Think of Junior Brown as the Jerry Lee Lewis of the "guit-steel" — his cobbling together of a garden variety six-string guitar and a pedal steel into a double-necked (or double-barreled) contraption that's played on a sort of display stand. True, he has no serious competition on the instrument, but we're sure his unhinged energy and focused virtuosity would win him the Lewis Award even if there were contenders. On the other hand, we don't think the Killer ever penned a song as surreally funny as "You're Wanted by the Police, and My Wife Thinks You're Dead." At the Ark, 316 S. Main St., Ann Arbor; 734-763-8587.


Four nights and three days of amazing music on Hart Plaza and downtown Detroit, from just about every school of jazz (Yellow Jackets to Freddy Cole, Roy Haynes, Kurt Elling, Branford Marsalis, Maria Schneider) plus some blues, some rock, some mambo, some gospel and a tribute to the late soul singer Donny Hathaway. And if today's jazz names are less familiar to the general public than the jazz giants of yore, there'll be a half-dozen tribs to the likes of Art Blakey, Ray Brown, Miles Davis, Horace Silver, Betty Carter and Gil Evans. Salute! See for info.


This style of sailing competition — match racing — is what's done in the America's Cup. It pits just two boats against each other to make for aggressive competition that's actually spectator-friendly. Bayview opens its waterfront lawn to the public for this four-day event that will feature an Olympic gold medalist and sailors from around the globe. The 2004 Laser champion from Beijing, Anna Tunnicliffe, who grew up sailing in Monroe, plans to return to Detroit and defend her "D-Cup" title this year. From 10 a.m. to 5 p.m. at Bayview Yacht Club, 300 Clairpointe St., Detroit.


Local hip-hop hero Eminem and rap's reining kingpin Jay-Z team up for a pair of stadium concerts in their respective hometowns. New York gets sloppy seconds with a Sept. 13 concert at Yankee Stadium. The duo's debut kicks off the extended Labor Day weekend at Comerica Park. Eminem, who has hardly stepped on a stage since '05, has described the co-headlining gigs as a "once-in-a-lifetime set of shows." At 2100 Woodward Ave., Detroit; tickets not yet available, for updates.


Celebrating its 33rd year, Dally in the Ally is the Cass Corridor's funky annual arts and music festival that goes down the second Saturday of September. Now "Detroit's greenest festival" — perhaps environmentally and herbaceously — Dally is a quirky day where punks, hippies, students and their teachers, kids and their parents, employees and their bosses all shed pretension and wobble the streets of the Corridor, meeting and greeting local artists, musicians and vendors dishing goods.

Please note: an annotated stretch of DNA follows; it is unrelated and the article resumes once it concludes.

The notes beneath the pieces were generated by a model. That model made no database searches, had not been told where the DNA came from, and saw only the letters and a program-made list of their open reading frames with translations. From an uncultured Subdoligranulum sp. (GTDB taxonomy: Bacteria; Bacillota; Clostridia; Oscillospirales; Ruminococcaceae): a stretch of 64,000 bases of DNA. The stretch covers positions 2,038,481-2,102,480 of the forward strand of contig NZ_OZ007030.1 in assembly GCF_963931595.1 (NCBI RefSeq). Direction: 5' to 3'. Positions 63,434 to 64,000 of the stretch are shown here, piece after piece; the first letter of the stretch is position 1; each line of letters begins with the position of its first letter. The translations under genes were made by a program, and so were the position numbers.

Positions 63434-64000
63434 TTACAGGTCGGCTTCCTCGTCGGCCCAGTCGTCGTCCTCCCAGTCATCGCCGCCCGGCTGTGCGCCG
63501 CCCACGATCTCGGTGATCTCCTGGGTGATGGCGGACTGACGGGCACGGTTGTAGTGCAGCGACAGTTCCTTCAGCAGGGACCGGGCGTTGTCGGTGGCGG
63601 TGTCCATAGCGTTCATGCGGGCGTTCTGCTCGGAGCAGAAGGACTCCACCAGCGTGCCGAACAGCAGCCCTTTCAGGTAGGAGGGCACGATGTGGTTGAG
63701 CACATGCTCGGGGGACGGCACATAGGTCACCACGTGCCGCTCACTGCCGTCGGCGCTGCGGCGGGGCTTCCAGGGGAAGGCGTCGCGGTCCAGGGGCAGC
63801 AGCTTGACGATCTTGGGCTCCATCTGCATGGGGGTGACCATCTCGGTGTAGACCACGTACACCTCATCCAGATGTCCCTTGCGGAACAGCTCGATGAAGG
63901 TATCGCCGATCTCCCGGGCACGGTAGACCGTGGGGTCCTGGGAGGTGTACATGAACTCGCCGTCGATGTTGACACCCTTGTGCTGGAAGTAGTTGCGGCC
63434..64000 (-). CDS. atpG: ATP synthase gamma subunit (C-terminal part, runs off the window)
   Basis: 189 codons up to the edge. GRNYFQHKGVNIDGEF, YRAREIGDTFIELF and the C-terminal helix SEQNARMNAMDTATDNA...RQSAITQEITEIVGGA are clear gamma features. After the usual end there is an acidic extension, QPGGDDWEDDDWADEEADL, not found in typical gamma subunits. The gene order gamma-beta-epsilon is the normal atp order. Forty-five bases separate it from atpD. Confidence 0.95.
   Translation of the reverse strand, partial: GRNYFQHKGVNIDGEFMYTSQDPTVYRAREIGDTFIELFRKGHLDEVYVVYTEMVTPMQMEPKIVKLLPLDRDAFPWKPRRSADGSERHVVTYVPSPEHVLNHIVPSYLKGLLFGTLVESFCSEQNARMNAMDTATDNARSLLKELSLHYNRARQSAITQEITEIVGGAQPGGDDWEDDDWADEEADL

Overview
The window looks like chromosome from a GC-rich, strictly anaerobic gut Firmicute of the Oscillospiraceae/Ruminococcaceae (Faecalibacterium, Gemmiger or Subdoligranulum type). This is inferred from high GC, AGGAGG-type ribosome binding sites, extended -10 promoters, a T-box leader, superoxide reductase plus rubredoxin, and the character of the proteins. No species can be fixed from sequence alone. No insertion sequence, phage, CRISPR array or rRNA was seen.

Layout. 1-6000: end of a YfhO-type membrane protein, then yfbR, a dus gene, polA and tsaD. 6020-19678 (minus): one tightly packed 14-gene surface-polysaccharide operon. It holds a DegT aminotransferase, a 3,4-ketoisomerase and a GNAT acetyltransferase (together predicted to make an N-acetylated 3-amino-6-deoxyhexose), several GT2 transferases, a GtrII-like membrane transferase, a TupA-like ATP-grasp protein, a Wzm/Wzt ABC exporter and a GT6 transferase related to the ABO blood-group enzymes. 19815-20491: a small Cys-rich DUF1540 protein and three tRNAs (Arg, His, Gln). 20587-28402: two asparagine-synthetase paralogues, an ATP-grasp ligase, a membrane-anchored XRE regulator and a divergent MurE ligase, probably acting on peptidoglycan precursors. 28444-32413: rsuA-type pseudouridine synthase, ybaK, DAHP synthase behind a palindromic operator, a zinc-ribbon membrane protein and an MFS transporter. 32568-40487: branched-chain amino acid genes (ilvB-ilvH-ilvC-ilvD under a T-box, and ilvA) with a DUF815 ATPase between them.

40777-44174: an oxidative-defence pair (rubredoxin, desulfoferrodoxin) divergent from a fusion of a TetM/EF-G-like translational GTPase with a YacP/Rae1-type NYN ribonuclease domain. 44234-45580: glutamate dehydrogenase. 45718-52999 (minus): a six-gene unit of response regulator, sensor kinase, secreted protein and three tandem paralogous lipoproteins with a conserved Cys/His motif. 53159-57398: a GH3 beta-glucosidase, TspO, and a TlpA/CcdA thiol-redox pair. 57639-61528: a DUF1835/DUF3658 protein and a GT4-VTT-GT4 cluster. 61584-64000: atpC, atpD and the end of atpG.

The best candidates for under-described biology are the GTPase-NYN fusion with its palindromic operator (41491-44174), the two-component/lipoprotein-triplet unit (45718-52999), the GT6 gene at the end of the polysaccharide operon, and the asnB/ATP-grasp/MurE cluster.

Some say Labor Day is the unofficial end of summer, but for southeast Michigan cyclists, it just may be this Motor City ride. One route is 30 miles which is not as far as it sounds when you're pedaling with hundreds of other people at a reasonable pace with a police escort. The more hardcore among us ride the "metric century" of 100 kilometers or about 67 miles. Both start and end at Detroit's Roosevelt Park with celebratory food and drink. Last year's ride drew 2,000. Organizers are planning (bracing?) for 4,000 in 2010. Registration opens later this summer. See



As if anyone needs a reason to visit Detroit's RiverWalk beyond what this recreational greenway already offers, three ongoing weekly events this summer bring more reasons to get down there. From 5:30 to 7:30 p.m. on Thursdays until July 29, there will be a series of free fitness classes, led by certified personal trainers and sponsored by WGPR-FM. If your mind needs calming and your body some invigorating before the weekend starts, join the 10 a.m. hour-long yoga sessions on Fridays at Rivard Plaza where the Urban Wellness Group will help with flexibility, balance and strength through sequences and poses. And finally, at 6:30 p.m. Wednesdays, and 10 a.m. Sundays through October, dogs can bring their owners and allow them to hold their leashes as they join a guided walk along the water's edge led by the staff of the Cass Corridor doggy day care center, Canine to Five. Meet at Rivard Plaza.